Bushfire locator map launches in Australia

Real-time CFA and RFS data to be used in new online map service

A free online mapping service which collates and displays up-to-the-minute bushfire information designed to empower fire-affected residents, has been launched in Australia.

The FireLocator map by Pitney Bowes integrates data from the Rural Fire Service in New South Wales, the Country Fire Authority in Victoria, satellite data from Geoscience Australia’s Sentinel as well as Australian census data.

Map creator and vice president of advanced concepts and technology at Pitney Bowes, Arthur Berrill, said the inspiration to develop the fire map came about towards the end of 2008, when California was in the midst of severe wildfires and development of the Australian map started soon after this year's Black Saturday fires in Victoria.

“Our goal was to try and activate as many good feeds of data as we could in California,” Berrill said. “By the end of the year we got as many as 750,000 hits on the site.”

Prior to the launch of FireLocator, there was no dedicated source of information which provided up-to-date information to the public about the wildfires in the US, Berrill claimed.

“We found satellite data and bits of data from various fire fighting organisations, and each of these were very different,” he said. “So if you wanted to get a good overview of current fires, and drill into specific details, that information wasn’t there.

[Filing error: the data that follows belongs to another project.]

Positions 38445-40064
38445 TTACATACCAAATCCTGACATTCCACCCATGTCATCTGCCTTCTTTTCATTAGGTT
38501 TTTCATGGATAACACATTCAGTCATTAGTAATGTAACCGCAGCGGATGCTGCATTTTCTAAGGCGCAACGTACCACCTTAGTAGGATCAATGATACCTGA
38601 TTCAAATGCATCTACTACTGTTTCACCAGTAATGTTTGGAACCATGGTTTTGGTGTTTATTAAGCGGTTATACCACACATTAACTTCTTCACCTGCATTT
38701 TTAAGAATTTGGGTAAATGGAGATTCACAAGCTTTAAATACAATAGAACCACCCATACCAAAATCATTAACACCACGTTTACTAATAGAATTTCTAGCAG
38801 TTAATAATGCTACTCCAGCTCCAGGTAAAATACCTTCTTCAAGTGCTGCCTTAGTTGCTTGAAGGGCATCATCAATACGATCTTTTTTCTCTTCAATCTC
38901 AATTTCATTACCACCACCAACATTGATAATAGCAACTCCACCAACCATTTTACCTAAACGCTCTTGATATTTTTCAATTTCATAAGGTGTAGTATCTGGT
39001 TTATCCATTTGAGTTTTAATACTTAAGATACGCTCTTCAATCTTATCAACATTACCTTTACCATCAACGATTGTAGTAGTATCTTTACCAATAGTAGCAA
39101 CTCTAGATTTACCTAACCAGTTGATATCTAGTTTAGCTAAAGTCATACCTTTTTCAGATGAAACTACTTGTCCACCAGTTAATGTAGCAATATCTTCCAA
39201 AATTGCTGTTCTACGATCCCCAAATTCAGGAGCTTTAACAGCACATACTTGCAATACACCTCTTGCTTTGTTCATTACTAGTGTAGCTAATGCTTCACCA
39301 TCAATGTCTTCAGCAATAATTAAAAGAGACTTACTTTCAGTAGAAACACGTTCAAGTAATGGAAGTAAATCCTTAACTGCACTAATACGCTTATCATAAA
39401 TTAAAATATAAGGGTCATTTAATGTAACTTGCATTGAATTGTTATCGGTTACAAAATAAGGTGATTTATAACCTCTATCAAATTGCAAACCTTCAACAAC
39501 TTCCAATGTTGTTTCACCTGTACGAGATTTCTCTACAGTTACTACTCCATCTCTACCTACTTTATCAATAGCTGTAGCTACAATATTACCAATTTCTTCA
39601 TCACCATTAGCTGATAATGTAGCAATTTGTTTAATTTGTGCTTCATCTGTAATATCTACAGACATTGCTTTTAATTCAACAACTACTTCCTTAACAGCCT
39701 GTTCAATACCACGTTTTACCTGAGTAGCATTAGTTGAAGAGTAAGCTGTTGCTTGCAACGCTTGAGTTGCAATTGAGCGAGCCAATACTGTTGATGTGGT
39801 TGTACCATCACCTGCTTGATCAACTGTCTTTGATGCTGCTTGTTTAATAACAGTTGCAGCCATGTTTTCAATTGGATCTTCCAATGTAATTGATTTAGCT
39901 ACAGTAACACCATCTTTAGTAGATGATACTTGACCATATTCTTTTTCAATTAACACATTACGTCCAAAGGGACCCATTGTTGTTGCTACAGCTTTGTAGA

“Our approach was to cooperate with anybody who’s prepared to let us have a data feed, and we’ll do the smart collaboration of that data behind the scenes.”

Using Microsoft Silverlight technology and Bing mapping, the raw data is collated by Pitney Bowes and placed on a map.

Users only need to type in a street address to find information on fires developing in an area. While data currently only exists for New South Wales and Victoria, there are plans to roll-out the service across other states.

The map also provides geo-tagged photos of the bushfires from Flickr.

“It’s for the casual user, the slightly panicked user, it’s a place to go and find out what’s going on around you and it will never be for profit,” Berrill said.

“Bushfires are very close to the psyche of Australians, they are a very real and well-known threat, so I think FireLocator will be a useful tool for them.”

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